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Dementia Australia today called for all parties and election candidates to pledge to embed dementia-friendly principles and dementia education into the health and aged care systems.
Dementia Australia Chief Operating Officer, Anthony Boffa said with the growing prevalence of dementia and urgent need to increase the numbers of health and aged care workers, it was crucial for the next state government to commit to implementing state-wide programs that will improve the quality of life of people living with dementia, their families and carers, now and into the future.
“In 2022, it is estimated that 124, 700 people are living with dementia in Victoria. Without a medical breakthrough, this number is expected to increase to an estimated 301, 000 people by 2058,” Mr Boffa said.
“Our system needs to not only better meet current need but be ready for this projected increased demand.
“We’re calling for all public sector residential aged care homes to be reviewed to ensure they meet dementia-friendly design principles and to ensure dementia-friendly design principles are an integral part of the development process from concept through to design and construction.”
An enabling care environment can help maintain a person’s abilities, increase independence and provide meaningful engagement. Creating a supportive environment reduces risk and helps maintain a sense of wellbeing for people living with dementia. Dementia-friendly design principles can be applied to existing care environments or to new ones.
“People living with dementia can experience their surroundings as confusing, disorienting and, at worst, disabling and even dangerous,” Mr Boffa said.
“Dementia Australia is ready to work with the next government to ensure all public aged care homes in Victoria are the benchmark for quality in dementia-friendly design.”
In addition to design, the quality of care must be present within all these homes and also in hospitals where people with dementia are two times more likely to experience falls, pressure injuries or infections in hospital.
“To ensure people of all ages living with all forms of dementia receive the quality care they deserve, dementia education for all staff is essential,” Mr Boffa said.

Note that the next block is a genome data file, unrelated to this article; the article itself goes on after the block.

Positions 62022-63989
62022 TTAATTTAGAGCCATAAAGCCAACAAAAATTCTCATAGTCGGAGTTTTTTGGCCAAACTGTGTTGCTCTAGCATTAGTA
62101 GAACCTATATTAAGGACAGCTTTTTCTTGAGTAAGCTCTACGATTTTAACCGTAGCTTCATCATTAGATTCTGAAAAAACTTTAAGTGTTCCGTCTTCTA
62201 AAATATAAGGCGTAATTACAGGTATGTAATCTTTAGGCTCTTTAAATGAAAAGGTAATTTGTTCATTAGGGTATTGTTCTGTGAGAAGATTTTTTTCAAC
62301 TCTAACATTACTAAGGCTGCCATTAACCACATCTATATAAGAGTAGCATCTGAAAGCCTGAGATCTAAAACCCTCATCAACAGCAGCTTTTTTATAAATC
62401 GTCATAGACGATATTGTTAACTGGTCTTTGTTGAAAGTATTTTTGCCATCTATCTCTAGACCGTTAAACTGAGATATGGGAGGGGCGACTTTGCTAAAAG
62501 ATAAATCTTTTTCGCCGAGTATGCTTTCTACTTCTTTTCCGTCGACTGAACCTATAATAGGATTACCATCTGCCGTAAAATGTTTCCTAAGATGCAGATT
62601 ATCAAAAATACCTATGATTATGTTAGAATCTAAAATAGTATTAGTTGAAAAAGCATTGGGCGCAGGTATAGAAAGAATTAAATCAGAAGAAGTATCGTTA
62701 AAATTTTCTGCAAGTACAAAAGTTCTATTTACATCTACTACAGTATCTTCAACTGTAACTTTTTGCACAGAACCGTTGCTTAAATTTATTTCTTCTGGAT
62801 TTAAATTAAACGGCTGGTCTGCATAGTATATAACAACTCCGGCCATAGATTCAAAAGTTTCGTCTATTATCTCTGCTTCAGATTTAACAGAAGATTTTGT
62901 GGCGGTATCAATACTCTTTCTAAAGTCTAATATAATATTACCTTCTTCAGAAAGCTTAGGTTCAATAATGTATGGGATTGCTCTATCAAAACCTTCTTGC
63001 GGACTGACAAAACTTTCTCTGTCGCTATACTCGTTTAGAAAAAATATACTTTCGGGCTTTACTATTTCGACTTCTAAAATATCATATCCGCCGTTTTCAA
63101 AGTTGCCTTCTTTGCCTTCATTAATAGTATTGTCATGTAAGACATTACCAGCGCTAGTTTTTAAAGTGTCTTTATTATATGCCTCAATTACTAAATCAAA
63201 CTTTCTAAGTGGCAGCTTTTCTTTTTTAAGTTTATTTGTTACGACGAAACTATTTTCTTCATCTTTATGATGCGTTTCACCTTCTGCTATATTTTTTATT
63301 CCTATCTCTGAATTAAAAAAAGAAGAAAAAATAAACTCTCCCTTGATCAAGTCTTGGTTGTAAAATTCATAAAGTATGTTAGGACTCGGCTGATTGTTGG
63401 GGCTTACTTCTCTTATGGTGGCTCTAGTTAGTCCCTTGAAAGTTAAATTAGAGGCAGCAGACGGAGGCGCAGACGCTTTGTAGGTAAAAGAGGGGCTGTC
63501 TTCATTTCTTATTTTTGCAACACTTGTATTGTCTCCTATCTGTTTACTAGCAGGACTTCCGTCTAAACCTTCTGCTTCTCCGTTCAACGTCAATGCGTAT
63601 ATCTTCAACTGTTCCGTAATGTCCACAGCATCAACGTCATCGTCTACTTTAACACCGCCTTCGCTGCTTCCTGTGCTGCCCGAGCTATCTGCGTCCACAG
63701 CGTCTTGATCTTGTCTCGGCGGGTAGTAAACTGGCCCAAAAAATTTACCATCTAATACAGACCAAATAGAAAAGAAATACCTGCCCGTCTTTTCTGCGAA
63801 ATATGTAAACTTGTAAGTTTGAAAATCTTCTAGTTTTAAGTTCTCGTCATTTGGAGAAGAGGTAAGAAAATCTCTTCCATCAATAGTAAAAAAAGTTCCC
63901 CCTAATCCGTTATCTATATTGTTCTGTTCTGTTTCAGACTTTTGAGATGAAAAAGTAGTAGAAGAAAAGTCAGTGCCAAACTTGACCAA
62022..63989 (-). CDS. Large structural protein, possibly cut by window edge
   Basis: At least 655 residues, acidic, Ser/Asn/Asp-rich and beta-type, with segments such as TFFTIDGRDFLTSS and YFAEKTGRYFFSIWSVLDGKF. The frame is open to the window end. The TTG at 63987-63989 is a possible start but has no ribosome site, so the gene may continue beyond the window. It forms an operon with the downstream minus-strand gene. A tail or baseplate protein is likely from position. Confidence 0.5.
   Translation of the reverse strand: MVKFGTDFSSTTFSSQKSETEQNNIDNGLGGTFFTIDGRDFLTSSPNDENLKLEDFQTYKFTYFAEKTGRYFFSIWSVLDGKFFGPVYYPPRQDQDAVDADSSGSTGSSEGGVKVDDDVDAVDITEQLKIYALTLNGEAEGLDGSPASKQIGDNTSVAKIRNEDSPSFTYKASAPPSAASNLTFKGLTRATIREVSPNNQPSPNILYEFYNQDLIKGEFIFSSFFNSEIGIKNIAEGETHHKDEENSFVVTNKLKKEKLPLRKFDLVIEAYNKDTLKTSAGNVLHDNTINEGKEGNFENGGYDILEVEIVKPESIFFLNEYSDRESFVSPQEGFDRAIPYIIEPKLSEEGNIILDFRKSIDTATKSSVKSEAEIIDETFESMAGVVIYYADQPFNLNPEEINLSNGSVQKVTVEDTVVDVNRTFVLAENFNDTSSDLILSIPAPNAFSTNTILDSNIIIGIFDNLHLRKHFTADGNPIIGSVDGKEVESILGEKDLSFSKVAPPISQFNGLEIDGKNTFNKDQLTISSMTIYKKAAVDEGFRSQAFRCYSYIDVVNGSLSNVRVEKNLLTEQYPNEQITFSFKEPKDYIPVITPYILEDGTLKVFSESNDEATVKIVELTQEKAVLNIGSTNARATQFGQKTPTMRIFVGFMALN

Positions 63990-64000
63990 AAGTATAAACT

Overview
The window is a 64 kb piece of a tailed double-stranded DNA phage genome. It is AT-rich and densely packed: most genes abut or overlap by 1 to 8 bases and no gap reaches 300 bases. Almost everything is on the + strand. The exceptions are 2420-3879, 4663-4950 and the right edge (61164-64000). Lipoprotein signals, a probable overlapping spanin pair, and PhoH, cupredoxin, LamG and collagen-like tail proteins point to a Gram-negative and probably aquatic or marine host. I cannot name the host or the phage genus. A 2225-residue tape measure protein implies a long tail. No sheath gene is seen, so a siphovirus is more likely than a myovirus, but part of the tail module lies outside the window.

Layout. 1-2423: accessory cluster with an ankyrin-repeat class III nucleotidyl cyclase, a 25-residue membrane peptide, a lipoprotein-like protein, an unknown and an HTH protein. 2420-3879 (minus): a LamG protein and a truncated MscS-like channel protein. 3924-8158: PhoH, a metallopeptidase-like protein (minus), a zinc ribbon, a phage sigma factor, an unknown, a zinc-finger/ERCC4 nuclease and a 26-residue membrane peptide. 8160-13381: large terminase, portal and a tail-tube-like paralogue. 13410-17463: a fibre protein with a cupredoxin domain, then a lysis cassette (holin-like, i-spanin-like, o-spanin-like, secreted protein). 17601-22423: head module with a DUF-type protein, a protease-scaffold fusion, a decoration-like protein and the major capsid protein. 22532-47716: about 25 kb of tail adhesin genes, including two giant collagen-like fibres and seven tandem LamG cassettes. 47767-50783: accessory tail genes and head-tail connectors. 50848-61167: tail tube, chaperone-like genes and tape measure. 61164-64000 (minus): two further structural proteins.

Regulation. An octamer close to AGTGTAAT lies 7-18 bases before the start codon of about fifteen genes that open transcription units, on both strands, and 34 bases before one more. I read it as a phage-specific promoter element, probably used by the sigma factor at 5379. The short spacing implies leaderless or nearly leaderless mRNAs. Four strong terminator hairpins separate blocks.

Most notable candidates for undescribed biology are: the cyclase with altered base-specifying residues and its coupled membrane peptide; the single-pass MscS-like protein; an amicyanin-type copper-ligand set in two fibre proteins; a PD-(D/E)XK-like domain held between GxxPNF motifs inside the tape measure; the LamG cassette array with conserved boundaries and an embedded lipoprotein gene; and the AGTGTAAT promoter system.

“Having staff with appropriate levels of dementia education leads to fewer high-risk incidents, lower rates of inappropriate use of medication and more positive staff attitudes and morale, which ultimately results in better service delivery and quality of life for people living with dementia – in aged care homes and hospital settings.
“The sooner the whole health and aged care workforce is accessing appropriate dementia care education the sooner we will begin to see the changes needed to improve the health, lifestyle and care outcomes for people of all ages living with all forms of dementia, their families and carers.”
Dementia Australia will be talking to all parties and the next government in preparation for the 2023 Victorian Budget and is calling for a commitment to embed dementia education programs into staff inductions and ongoing professional development programs across the health and aged care systems, incorporating:
- EDIE (Educational Dementia Immersive Experience), an immersive three-hour workshop that enables participants to see the world through the eyes of a person living with dementia, utilising high quality virtual reality technology. The workshop enhances users’ knowledge of dementia whilst exploring supportive approaches to enable a person to live more confidently with dementia;
- Talk with Ted, an artificially Intelligent (AI) Avatar with symptoms of dementia. Users engage in a virtual conversation with Ted and practise their communication skills; and
- Ask Annie, a mobile app with self-paced microlearning options and practical tips and strategies to better support people living with dementia for all who care for people living with dementia.
In addition to state-focused commitments, Dementia Australia is also calling for all parties and the next government to commit to and support the National Dementia Action Plan (NDAP) consultation process and to continue engagement with the federal government to develop, finalise and implement the NDAP.
“We know from our work and broad consultation with people living with dementia, their families and carers, that if we get quality care right for people living with dementia, then there will be quality care for all,” Mr Boffa said.
For more information about the Centre for Dementia Learning programs visit: https://dementialearning.org.au/
Dementia Australia is the source of trusted information, education and services for the estimated half a million Australians living with dementia, and the almost 1.6 million people involved in their care. We advocate for positive change and support vital research. We are here to support people impacted by dementia, and to enable them to live as well as possible. No matter how you are impacted by dementia or who you are, we are here for you.
For support, please contact the National Dementia Helpline on 1800 100 500. An interpreter service is available. The National Dementia Helpline is funded by the Australian Government. People looking for information can also visit dementia.org.au
Media contact: David Edghill, Government and Media Relations Advisor, 0482 163 156 or David.Edghill@dementia.org.au
When talking or writing about dementia please refer to Dementia-Friendly Language Guidelines.
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